2010 News

Possibility of hospital sale worries city

06.10.2010

By Paul Tennant ptennant@eagletribune.com

HAVERHILL — There's talk about Haverhill's hospital being sold — and local leaders are bracing to make sure the city does not lose its medical center.

After hearing reports that Caritas Christi, the chain that owns Holy Family Hospital in Methuen, is interested in buying Merrimack Valley Hospital, the mayor and others said they are watching closely.

Mayor James Fiorentini said he wants to make sure the facility is "always a hospital no matter who owns it."

"It depends on what they do with it," he said when asked what a change in ownership of the hospital could mean for Haverhill.

"We'll take a wait-and-see attitude," he said.

Fiorentini said if the hospital is sold, he will stress to both Caritas and current owner Essent Healthcare that Haverhill needs a medical center.

According to reports in the Boston Globe, the sale is being discussed. That has one city leader confused.

"I can't imagine any company would want to own two hospitals so close together," City Councilor Mary Ellen Daly O'Brien, a veteran nurse manager at Merrimack Valley Hospital, said, referring to the Merrimack Valley Hospital and Holy Family Hospital.

When asked yesterday about the possible deal, Merrimack Valley Hospital CEO Michael Collins said, "I have no comment at this time."

If a sale does happen, it would be the second time in a decade that Haverhill's hospital was sold.

The hospital was built in 1984 as the city-owned Hale Hospital. Facing the possibility of having to close the hospital because of financial losses, Haverhill sold it in September 2001 to Essent Healthcare of Nashville, Tenn.

After the sale, the city kept the original hospital debt, which now amounts to more than $90 million. Haverhill is committed to paying $7 million per year to pay off that obligation until 2023.

Caritas Christi, which is being acquired by Cerberus Capital Management, a New York investment firm, is reportedly interested in buying another Essent-owned facility in northeastern Massachusetts, Nashoba Valley Medical Center in Ayer.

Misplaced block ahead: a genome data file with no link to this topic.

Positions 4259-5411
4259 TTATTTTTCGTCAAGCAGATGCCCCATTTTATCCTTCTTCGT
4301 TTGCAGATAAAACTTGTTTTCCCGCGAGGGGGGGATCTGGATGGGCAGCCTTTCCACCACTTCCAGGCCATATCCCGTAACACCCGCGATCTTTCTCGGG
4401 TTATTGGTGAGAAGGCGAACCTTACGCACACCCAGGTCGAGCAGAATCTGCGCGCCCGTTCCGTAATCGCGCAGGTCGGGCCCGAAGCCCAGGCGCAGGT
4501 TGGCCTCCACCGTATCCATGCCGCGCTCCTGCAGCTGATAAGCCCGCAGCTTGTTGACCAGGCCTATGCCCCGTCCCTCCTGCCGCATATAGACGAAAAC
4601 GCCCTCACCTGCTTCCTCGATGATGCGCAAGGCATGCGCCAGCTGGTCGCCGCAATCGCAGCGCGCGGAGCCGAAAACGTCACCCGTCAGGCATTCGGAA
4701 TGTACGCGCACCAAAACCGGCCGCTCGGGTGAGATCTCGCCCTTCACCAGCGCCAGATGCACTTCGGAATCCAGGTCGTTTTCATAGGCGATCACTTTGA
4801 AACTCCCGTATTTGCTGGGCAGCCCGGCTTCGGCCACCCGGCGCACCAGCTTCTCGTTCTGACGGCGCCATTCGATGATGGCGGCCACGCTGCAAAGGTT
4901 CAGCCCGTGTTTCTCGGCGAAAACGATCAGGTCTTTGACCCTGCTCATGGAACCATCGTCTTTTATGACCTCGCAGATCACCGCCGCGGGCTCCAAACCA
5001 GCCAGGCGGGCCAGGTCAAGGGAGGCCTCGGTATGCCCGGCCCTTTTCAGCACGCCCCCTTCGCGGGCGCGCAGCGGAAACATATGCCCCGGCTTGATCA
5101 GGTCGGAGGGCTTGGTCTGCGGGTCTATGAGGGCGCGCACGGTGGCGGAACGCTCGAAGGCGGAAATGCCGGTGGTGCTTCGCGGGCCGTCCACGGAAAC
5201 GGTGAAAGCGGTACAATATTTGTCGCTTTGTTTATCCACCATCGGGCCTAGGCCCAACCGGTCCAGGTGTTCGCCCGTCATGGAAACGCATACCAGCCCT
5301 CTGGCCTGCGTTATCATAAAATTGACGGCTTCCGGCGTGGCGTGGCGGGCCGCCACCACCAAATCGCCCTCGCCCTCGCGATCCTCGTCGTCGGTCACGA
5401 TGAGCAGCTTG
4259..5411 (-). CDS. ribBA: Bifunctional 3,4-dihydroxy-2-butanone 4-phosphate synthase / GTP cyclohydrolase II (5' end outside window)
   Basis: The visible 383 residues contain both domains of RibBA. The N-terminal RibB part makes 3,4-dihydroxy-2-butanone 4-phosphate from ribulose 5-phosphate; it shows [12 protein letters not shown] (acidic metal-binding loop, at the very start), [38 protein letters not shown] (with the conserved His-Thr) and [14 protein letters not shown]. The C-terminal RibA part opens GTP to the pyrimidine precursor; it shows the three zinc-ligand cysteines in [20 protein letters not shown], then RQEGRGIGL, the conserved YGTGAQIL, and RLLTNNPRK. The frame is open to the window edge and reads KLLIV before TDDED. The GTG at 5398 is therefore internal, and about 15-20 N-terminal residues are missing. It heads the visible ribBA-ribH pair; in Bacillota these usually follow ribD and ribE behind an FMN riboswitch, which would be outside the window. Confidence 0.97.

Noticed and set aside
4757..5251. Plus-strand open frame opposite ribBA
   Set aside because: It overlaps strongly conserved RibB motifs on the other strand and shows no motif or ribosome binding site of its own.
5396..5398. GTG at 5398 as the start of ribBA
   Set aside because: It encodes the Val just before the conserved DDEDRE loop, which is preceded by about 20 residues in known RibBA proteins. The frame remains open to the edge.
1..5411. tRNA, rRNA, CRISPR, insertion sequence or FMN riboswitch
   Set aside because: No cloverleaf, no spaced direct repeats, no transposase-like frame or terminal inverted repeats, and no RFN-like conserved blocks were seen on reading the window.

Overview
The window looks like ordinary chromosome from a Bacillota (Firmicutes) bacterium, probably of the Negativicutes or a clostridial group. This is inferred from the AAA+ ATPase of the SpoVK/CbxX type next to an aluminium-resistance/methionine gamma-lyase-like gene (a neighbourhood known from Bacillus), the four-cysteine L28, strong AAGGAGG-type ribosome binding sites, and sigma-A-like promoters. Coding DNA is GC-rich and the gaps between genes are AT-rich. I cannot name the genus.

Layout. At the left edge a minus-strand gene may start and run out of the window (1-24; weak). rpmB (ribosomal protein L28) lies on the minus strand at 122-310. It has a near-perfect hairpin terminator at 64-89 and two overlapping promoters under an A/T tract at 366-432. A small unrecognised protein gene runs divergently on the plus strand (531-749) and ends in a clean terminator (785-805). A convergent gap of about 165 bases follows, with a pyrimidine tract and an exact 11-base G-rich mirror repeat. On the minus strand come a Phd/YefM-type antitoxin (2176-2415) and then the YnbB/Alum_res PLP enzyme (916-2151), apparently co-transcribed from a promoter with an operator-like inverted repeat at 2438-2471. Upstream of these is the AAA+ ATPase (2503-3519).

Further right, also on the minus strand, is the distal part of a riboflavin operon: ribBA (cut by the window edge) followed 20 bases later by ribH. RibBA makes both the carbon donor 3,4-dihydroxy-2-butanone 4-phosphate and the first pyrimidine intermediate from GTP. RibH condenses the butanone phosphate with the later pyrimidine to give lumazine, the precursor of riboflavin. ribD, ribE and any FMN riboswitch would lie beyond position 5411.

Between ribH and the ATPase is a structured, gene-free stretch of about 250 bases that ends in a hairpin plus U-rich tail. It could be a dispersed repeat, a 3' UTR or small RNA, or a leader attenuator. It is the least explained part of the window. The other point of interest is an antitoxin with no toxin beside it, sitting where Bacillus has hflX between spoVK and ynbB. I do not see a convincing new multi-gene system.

"There have been discussions" between Essent and Caritas Christi, Nashoba CEO Steven Roach said.

He said, however, he could not confirm whether the talks were about Caritas buying the hospital he runs.

The conversations between the two hospital chains have been going on "above my head," he said.

People who work at high levels in the health care industry told The Eagle-Tribune it should not be surprising that one facility might be talking to another one about acquisition.

Both Marc Bard, managing director of Navigant Consulting of Boston, and James Kirkpatrick, senior vice president of health care finance for the Massachusetts Hospital Association, said the health care law Congress passed in March reduced the amount of money going to hospitals.

Bard, who serves clients across the country, said a "wave of consolidations" always happens when a major change happens in health care.

Bard has done work for Caritas and said the chain's mission is to provide "accessible, affordable, quality health care" to people "in and around your neighborhood." Chris Murphy, spokesman for Caritas, would not comment on whether his company wants to buy Merrimack Valley Hospital, but said the firm wants to offer people a full range of services in their communities.

Among other benefits, he said, a full range of services would result in fewer trips to Boston for residents to receive medical care.

Both Murphy and Bard said hospitals face escalating costs. Noting the phenomenon of rising costs and dropping revenue — lower Medicaid and Medicare payments — "nobody should be surprised that everybody is talking to everybody," Bard said.

Assuming that Caritas' purchase of Merrimack Valley Hospital "would be a bad thing is a huge mistake," he said.

Kirkpatrick noted Mass Health, the health insurance provider for lower-income people, pays "70 cents on the dollar." In the meantime, hospitals need to upgrade equipment so they're looking for "opportunities to meet capital needs," he said.

"These are tough times for Massachusetts hospitals," Kirkpatrick said.

Caritas is a chain of six Catholic hospitals in eastern Massachusetts: Holy Family Hospital in Methuen, St. Elizabeth's Medical Center in Brighton, Carney Hospital in Dorchester, Norwood Hospital, Good Samaritan Medical Center in Brockton, and St. Anne's Hospital in Fall River.

Before it can take effect, the deal between Caritas and Cerberus must be approved by both the state Department of Public Health and the Supreme Judicial Court.

 

FPO